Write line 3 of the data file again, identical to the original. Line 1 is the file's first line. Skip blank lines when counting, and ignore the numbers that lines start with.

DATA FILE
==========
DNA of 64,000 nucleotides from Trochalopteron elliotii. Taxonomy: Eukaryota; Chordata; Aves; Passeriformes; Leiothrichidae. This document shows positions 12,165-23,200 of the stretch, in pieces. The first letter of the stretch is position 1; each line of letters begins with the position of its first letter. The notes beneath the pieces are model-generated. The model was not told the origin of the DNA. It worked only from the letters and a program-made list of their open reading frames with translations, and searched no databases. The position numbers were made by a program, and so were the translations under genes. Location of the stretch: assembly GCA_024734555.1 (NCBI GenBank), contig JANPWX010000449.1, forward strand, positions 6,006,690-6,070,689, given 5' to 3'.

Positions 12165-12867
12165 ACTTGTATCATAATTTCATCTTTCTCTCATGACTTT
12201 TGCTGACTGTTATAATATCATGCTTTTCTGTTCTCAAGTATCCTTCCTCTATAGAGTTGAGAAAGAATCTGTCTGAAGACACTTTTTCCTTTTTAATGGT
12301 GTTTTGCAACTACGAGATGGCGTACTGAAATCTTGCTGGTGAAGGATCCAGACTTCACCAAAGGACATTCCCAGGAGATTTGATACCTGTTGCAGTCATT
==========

12165 ACTTGTATCATAATTTCATCTTTCTCTCATGACTTT